I came to love the East’s Aride array of colorful cultures. My travels in Burma, Thailand and Hong Kong, followed by three months in the People’s Republic of China, introduced me to costumes and philosophies both elemental and sophisticated. Because I traveled on foot much of the time, I ended up in remote villages where it was unusual to see an occidental. As curious about me as I was of them, the Chinese were more intrigued by the hair on my arms than my art. Quietly and cautiously they approached and gently blew on my arms to watch the hairs wave.
My second extended trip East in 1987 included China and the Autonomous Province of Tibet, Pakistan, Afghanistan, India, Nepal and Bhutan. Even though the war between the Soviets and the Afghans was escalating, I was determined to paint the Afghani culture and the land they fought valiantly to preserve. It took a month of negotiations, but I managed to get into the country by arranging passage through a group of Mujahideen (freedom fighters). I had grown a beard, dyed my hair black and wore Afghani garments. The Mujahideen drove me to the Pakistan/Afghani border in an ambulance and told the guards that I was a war casualty being returned for burial. As I painted in the small villages of Afghanistan, a 13-year-old boy always stood guard with his AK-47 Kalishnikov rifle. Only after I returned to the United States did I learn that the Soviets had placed a $10,000 bounty on Americans, dead or alive. Although the Mujahideen could have turned me in for what was to them an enormous amount of money, they treated me with respect and kindness.
I made more than 100 paintings while on that last trip, and in 1988 they became the subject of an exhibition at Adamson Duvannes Galleries, Los Angeles, CA. Because of the poor medical conditions I had seen in Afghanistan, I donated proceeds from the sales of Afghani and Pakistani images to the International Medical Corps. During the three opening-night events I got to meet enthusiastic crowds. The first two nights I dressed in Occidental attire. The third night I wore an eclectic mix of costumes I had collected on these trips: a heavily brocaded Chinese jacket, large Tibetan hat, earrings from India, trousers from Thailand, two long knives and assorted jewelry from Afghanistan and Pakistan and a black braided wig. One could say I wanted to be noticed … and I was. That night I met a young woman named Elaine Shelby, who became my wife two years later.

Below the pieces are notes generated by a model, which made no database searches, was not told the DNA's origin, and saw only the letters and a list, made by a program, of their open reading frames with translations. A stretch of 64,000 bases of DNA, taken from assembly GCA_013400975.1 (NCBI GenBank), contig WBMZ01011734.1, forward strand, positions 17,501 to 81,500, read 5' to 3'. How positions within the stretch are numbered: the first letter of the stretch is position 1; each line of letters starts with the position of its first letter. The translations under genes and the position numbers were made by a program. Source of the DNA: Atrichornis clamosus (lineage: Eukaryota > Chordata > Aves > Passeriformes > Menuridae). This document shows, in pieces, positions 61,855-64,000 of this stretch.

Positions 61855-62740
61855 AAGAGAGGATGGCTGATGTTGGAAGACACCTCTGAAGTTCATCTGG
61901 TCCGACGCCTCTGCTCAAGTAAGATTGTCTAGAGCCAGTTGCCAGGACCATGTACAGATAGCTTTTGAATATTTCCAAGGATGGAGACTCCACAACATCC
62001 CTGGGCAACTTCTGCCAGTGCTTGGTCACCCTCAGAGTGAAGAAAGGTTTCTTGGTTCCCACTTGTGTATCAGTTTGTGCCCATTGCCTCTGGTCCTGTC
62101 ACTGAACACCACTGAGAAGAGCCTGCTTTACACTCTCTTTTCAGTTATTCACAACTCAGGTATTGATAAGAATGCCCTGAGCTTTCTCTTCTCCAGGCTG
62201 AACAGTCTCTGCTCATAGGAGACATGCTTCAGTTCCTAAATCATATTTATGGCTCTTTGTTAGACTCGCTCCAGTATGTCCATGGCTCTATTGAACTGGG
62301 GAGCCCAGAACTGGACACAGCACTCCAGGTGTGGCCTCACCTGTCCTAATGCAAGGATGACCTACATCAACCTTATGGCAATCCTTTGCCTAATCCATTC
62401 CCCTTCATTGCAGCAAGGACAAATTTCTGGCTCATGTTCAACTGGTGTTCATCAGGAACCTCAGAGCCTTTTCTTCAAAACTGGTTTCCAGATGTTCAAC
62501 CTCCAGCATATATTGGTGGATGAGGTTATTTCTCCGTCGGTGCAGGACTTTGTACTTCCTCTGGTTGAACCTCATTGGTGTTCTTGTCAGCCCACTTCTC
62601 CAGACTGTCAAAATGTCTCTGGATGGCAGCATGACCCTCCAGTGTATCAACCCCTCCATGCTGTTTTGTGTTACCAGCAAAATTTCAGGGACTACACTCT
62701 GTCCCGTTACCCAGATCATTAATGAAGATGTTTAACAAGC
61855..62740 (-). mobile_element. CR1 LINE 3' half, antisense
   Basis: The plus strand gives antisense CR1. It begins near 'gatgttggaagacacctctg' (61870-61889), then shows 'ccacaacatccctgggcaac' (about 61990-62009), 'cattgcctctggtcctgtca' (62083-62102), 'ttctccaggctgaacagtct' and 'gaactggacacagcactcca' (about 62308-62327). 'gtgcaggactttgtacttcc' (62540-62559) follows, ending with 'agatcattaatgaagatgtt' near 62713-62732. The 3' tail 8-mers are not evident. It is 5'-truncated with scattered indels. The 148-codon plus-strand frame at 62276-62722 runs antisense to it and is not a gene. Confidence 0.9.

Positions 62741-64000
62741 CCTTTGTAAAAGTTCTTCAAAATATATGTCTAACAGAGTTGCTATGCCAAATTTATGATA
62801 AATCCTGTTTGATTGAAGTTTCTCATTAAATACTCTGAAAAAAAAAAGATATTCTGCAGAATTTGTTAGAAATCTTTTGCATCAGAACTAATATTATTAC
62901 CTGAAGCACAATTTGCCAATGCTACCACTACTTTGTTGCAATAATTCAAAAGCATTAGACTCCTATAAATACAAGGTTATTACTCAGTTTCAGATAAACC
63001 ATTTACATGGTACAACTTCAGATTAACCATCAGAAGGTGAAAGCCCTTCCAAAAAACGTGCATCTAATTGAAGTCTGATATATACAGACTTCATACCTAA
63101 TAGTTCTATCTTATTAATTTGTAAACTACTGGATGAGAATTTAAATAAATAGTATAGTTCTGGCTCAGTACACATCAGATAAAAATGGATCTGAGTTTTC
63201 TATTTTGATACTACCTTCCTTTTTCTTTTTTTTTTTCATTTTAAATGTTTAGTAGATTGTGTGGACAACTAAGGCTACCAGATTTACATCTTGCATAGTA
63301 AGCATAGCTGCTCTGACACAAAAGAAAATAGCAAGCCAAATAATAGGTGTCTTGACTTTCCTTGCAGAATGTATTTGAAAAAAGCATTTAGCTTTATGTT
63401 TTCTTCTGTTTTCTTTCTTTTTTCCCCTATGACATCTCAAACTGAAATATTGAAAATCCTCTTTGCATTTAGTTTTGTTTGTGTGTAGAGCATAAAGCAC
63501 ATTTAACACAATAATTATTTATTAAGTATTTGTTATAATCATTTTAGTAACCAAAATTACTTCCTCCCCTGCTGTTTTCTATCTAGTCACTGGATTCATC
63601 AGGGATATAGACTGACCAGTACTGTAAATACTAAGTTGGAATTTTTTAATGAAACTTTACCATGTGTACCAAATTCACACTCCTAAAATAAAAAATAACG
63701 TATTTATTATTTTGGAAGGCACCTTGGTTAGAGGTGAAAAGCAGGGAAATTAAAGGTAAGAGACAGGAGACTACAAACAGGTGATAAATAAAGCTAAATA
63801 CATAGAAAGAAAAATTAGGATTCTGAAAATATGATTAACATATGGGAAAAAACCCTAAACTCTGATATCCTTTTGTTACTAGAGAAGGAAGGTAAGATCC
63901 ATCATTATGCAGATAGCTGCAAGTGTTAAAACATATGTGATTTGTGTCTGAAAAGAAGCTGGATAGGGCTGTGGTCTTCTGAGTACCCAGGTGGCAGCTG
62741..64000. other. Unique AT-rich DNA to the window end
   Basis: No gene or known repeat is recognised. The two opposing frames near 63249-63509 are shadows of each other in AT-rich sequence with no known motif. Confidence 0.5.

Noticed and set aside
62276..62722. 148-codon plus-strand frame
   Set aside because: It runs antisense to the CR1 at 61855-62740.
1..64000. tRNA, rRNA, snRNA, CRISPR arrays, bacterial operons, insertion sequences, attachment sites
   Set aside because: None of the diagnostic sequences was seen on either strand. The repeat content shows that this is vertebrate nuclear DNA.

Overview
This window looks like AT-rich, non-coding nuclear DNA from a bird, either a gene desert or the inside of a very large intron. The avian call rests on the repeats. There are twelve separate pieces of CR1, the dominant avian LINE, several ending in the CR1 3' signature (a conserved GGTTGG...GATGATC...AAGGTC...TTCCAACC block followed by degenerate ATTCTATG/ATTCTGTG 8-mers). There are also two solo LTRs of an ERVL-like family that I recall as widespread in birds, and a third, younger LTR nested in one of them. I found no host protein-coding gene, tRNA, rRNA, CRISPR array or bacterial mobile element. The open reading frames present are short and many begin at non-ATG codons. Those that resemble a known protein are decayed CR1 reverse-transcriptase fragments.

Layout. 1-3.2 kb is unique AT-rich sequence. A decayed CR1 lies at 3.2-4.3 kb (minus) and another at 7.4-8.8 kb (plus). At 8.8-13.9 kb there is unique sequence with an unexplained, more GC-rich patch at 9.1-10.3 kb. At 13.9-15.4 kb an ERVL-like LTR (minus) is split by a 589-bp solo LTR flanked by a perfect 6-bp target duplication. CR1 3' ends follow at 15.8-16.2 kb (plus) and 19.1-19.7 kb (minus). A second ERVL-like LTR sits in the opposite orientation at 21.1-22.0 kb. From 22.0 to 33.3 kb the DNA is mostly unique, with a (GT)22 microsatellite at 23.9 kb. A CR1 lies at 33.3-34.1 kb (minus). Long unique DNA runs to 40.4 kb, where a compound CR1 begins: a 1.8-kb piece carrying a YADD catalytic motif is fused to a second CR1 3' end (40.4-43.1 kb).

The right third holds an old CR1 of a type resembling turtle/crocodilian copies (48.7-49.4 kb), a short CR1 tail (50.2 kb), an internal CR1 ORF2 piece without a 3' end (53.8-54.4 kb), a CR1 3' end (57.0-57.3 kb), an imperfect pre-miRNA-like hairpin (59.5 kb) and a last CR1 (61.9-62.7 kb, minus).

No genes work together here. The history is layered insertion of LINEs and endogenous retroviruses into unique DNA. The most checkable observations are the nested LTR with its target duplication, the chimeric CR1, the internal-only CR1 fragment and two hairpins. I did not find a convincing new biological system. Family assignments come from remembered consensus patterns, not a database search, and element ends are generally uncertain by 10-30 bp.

Born in Los Angeles, CA, in 1950, Peter Adams is a fourth-generation Californian. He began his formal art studies in 1969 in San Miguel de Allende, Mexico. He then studied briefly at Otis Art Institute and Art Center College of Design, Pasadena, before finding a mentor in Theodore Lukits at the Lukits Academy of Fine Art. A signature member of the Pastel Society of America, the Oil Painters of America and the Plein-Air Painters of America, Adams became president of the California Art Club in 1993. Along with his wife Elaine, who serves as the club’s newsletter editor, he is working to revitalize the 87-year-old organization founded by Carl Oscar Borg, Hanson Puthuff and William Wendt. An aggressive program Of exhibitions, lectures, field trips and networking among the group’s 700 members is aimed at promoting classical training and high artistic standards in traditional fine art.
As a result of his interest in Asia, Adams became acquainted with the Pacific Asia Museum, Pasadena, and its director David Kamansky. Since 1995 Adams has served on the museum’s board of trustees. The PAM building, designed in the style of Northern Chinese architecture, was the former home of Grace Nicholson, an Oriental art dealer. It is a fitting place, says Adams, to call his second home.
Elaine and I surround ourselves with fine art objects collected in the East and the West. The decorative qualities of Imari porcelain and the spiritual messages representcd by Buddha, Kwan Yin and Lohan sculptures remind me of the importance of looking at nature as two-dimensional design, as three-dimensional space and as a spiritual retreat. As Asian philosophy suggests, nature is a centering force within which one finds peace and calm. Many of us go about our lives not taking the time to see or experience nature. I feel it is one of the duties of artists to reunite humanity with nature, and I hope that my landscapes remind others of the intimate interrelationship we share with all things.
Oil on board, 20″ x 24″
Photos courtesy of the artist, California Heritage Gallery, Gallerie Gabrie, Joan Irvine Smith Fine Arts and Morseburg Galleries.